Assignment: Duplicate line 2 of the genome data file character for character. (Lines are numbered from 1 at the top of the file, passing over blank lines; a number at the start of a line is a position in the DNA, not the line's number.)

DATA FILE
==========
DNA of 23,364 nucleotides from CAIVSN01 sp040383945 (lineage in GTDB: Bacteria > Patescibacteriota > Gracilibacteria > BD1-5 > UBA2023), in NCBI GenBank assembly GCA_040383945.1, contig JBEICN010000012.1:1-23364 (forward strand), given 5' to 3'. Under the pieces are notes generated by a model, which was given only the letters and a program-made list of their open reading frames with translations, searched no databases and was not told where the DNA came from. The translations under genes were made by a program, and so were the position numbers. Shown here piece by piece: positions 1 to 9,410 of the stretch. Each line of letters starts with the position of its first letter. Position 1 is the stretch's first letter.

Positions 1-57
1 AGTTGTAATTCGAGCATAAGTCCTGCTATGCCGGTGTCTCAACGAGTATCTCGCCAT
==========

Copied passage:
Positions 1-57